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Is there a way to recognize an "engineering sample" CPU?

Last response: in CPUs
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January 19, 2009 9:34:44 PM

Here is the deal, I ordered a CPU from a Chinese seller on Ebay. It is an used Pentium 4 670 processor. However, it is unlocked. Is this normal for this processor? I ask this because I had to change the multiplier manually. Could this be a ES CPU?

Are there ways to recognize ES CPUs? Thanks.
January 19, 2009 10:25:43 PM

If it is "Unlocked" as in in has open mulitpliers from 14x to 19x, then no, it's not an engineering sample. That would be typical of a 6x0 Prescott cpu, as Intel added a speedstep function to the 6x0 series to help cope with heat output.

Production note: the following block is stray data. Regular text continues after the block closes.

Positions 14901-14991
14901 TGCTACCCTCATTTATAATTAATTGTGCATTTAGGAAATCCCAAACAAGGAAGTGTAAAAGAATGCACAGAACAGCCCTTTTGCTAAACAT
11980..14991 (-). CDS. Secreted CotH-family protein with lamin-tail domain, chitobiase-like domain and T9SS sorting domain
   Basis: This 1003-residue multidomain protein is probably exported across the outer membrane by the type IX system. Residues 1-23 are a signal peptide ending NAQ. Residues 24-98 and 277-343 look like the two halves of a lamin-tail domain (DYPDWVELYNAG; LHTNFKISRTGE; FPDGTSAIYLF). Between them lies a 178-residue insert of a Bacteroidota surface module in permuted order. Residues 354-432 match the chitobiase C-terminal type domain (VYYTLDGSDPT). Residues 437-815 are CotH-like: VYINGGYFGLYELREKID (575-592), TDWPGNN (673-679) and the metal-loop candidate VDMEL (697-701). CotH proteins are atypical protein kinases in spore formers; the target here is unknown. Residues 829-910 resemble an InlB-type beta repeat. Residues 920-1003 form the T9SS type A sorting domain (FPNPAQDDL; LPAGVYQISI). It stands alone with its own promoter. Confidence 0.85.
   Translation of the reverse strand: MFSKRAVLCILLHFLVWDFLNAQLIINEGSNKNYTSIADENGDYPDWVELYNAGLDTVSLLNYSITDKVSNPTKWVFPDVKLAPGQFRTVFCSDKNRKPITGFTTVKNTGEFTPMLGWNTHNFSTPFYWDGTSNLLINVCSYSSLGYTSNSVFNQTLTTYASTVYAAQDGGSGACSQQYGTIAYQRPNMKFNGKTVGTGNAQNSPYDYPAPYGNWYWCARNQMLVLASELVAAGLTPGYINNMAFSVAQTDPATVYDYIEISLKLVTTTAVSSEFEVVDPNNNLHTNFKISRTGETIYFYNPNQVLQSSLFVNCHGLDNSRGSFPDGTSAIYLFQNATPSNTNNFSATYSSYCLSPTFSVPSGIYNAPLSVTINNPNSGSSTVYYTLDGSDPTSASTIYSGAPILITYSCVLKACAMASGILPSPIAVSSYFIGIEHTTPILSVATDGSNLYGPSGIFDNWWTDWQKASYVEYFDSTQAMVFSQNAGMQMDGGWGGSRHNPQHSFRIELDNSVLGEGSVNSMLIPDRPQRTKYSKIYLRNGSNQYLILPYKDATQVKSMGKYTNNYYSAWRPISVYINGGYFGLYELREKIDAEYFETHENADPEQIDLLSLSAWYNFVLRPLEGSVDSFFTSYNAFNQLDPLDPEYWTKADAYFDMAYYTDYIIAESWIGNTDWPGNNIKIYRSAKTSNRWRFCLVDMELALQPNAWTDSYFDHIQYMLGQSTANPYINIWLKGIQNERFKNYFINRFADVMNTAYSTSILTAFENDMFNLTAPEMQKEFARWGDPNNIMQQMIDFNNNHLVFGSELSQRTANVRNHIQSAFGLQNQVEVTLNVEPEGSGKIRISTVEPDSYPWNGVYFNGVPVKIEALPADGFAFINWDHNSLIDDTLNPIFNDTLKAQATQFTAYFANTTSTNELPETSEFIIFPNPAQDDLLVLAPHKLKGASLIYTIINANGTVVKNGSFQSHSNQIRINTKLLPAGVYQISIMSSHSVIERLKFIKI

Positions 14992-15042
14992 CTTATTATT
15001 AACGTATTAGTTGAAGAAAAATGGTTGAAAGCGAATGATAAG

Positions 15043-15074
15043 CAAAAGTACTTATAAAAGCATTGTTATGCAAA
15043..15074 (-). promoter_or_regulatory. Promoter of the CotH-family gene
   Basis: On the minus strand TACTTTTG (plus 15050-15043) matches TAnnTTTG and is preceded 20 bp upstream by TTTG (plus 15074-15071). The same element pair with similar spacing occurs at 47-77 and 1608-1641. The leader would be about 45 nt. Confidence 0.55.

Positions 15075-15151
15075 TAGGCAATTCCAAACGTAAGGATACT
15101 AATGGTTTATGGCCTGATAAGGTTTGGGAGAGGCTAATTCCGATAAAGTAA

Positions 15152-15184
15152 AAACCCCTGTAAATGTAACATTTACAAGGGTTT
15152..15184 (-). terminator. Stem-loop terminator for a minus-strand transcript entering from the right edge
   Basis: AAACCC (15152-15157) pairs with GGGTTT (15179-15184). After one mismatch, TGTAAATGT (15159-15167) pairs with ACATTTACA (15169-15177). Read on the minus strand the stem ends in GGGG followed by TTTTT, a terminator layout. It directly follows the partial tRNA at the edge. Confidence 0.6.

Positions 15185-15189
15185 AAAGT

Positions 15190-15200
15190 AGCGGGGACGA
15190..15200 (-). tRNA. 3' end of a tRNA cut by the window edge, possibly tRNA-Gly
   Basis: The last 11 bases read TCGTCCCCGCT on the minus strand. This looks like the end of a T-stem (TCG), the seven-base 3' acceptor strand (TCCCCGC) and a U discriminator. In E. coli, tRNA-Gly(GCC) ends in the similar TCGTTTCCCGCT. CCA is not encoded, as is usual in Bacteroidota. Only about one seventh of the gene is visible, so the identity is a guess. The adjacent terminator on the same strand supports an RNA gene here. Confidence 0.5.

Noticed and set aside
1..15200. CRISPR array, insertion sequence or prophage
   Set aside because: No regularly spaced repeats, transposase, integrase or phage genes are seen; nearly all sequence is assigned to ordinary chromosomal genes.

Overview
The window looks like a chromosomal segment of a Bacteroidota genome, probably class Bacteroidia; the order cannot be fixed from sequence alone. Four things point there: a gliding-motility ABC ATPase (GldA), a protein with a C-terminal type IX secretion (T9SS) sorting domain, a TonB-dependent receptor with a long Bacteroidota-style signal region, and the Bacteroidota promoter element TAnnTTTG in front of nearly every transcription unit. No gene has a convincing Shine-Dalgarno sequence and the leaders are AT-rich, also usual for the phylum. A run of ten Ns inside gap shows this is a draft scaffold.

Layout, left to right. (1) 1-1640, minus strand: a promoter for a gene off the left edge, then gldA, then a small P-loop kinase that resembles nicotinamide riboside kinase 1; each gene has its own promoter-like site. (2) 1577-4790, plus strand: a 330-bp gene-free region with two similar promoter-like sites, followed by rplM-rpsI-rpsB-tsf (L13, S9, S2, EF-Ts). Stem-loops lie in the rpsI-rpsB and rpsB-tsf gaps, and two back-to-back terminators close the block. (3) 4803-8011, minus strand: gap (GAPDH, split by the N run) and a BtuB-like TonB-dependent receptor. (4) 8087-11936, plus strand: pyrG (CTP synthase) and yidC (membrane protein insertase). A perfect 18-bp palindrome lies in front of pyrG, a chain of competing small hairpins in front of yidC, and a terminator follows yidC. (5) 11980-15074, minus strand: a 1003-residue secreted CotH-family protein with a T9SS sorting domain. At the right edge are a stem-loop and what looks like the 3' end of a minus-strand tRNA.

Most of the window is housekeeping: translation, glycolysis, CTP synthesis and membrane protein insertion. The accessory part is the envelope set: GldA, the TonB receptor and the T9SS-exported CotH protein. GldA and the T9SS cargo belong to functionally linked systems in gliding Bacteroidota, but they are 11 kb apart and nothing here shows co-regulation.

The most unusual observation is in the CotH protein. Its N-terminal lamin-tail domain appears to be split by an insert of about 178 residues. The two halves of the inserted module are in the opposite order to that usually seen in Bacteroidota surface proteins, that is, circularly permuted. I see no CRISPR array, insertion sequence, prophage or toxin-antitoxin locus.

Now, if the CPU has unlocked multipliers higher than 19x (or lower than 14x) than yes, it is most likely an engineering sample. Other things that engineering sample CPUs have is a "Q-spec" instead of an "S-spec" number on the CPU, as well as the word "Intel Confidential" on the IHS. The IHS could also be completely blank (I've seen it both ways).
January 20, 2009 1:15:40 AM

Actually, from the physical looks it look exactly like a legit one, however I find it funny that I have to set the speed manually.
January 26, 2009 7:25:56 PM

This is indeed a ES. I just checked with CPUz. It's an Enginnering Sample.
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